- Hindley–Milner is DEXPTIME-complete. Non-linear behaviour does manifest itself, yet only on pathological inputs. Thus the complexity theoretic proofs by Mairson (1990) and Kfoury, Tiuryn & Urzyczyn (1990) came as a surprise to the research community. When the depth of nested let-bindings is bounded—which is the case in realistic programs—Hindley–Milner type inference becomes polynomial.
- Polytypes are called "type schemes" in the original article.
- The parametric types were not present in the original paper on HM and are not needed to present the method. None of the inference rules below will take care or even note them. The same holds for the non-parametric "primitive types" in said paper. All the machinery for polymorphic type inference can be defined without them. They have been included here for sake of examples but also because the nature of HM is all about parametric types. This comes from the function type , hard-wired in the inference rules, below, which already has two parameters and has been presented here as only a special case.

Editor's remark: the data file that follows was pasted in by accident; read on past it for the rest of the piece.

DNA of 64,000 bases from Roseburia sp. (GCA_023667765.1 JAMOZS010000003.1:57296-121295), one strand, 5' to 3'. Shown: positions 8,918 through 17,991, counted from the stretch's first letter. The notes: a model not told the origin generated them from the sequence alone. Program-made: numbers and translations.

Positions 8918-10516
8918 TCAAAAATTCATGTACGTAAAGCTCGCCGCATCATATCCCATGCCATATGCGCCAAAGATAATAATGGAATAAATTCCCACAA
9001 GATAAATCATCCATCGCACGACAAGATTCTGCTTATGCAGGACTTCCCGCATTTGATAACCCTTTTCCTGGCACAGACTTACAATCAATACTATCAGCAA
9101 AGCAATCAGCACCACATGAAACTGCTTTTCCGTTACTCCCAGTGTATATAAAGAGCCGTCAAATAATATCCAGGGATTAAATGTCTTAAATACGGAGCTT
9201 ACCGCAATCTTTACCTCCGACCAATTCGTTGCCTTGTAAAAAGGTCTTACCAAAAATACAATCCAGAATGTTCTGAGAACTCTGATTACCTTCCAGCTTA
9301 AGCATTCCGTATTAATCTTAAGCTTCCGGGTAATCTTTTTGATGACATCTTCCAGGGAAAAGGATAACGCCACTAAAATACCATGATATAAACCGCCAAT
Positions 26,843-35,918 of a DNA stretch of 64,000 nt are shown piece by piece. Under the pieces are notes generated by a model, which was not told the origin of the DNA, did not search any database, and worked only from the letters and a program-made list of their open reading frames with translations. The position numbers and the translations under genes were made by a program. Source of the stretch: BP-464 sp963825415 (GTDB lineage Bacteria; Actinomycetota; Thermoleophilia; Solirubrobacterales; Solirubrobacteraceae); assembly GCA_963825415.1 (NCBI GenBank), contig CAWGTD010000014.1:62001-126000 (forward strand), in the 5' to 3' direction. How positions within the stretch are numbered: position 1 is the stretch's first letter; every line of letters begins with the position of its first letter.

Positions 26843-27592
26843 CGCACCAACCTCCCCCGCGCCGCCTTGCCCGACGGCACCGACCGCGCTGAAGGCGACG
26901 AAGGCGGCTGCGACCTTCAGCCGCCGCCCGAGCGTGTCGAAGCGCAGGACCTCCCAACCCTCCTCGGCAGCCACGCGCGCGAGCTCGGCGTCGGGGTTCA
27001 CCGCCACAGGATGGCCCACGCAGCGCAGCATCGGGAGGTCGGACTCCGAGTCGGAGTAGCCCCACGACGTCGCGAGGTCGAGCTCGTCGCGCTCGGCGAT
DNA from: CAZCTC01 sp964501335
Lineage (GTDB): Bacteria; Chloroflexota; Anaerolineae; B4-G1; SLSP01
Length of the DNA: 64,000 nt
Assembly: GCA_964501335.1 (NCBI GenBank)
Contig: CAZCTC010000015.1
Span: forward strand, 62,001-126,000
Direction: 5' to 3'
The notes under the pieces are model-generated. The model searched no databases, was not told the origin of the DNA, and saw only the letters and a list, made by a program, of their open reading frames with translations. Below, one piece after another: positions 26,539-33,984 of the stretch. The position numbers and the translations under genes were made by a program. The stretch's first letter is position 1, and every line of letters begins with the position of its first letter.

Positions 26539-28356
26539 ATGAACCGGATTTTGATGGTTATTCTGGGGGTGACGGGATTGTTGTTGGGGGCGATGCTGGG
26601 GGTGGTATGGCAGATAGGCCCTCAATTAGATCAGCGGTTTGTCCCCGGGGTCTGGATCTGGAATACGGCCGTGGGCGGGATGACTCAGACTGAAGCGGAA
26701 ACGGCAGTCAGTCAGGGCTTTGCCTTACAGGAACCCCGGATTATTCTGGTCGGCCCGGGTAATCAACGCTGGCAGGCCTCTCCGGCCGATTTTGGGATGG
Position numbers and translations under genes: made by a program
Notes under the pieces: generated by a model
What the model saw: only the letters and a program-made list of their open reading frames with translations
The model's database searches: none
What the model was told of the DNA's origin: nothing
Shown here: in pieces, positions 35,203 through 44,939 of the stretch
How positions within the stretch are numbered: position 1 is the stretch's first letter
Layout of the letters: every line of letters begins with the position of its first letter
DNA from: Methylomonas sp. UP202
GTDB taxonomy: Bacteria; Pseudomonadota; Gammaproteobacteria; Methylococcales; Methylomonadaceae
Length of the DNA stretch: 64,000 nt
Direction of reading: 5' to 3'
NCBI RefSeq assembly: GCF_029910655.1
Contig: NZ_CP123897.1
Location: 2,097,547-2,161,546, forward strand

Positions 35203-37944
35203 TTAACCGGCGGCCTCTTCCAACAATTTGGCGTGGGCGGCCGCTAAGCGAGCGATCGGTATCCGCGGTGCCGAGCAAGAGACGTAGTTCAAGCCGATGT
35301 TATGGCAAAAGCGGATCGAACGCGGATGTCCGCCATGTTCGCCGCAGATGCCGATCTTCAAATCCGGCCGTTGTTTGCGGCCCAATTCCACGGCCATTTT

- To make a function that works just like Aladdin's wonderful lamp, one can define: and formulate the wish in a slightly more expressive type language like: "(iwisha (flying carpet))" passing the type explicitly as in the introduction. When the function returns, it delivers the wish, but no longer as a type (i.e. specification), but as something real, a value of that type. This implementation at least does not return. Many have dreamed of such a useful device, and if it exists it could do wonders even if only in computing. The type is so general, that its values belong to the realm of imagination.
- The term "higher-order" has been so overused, that "meta type" is preferred here.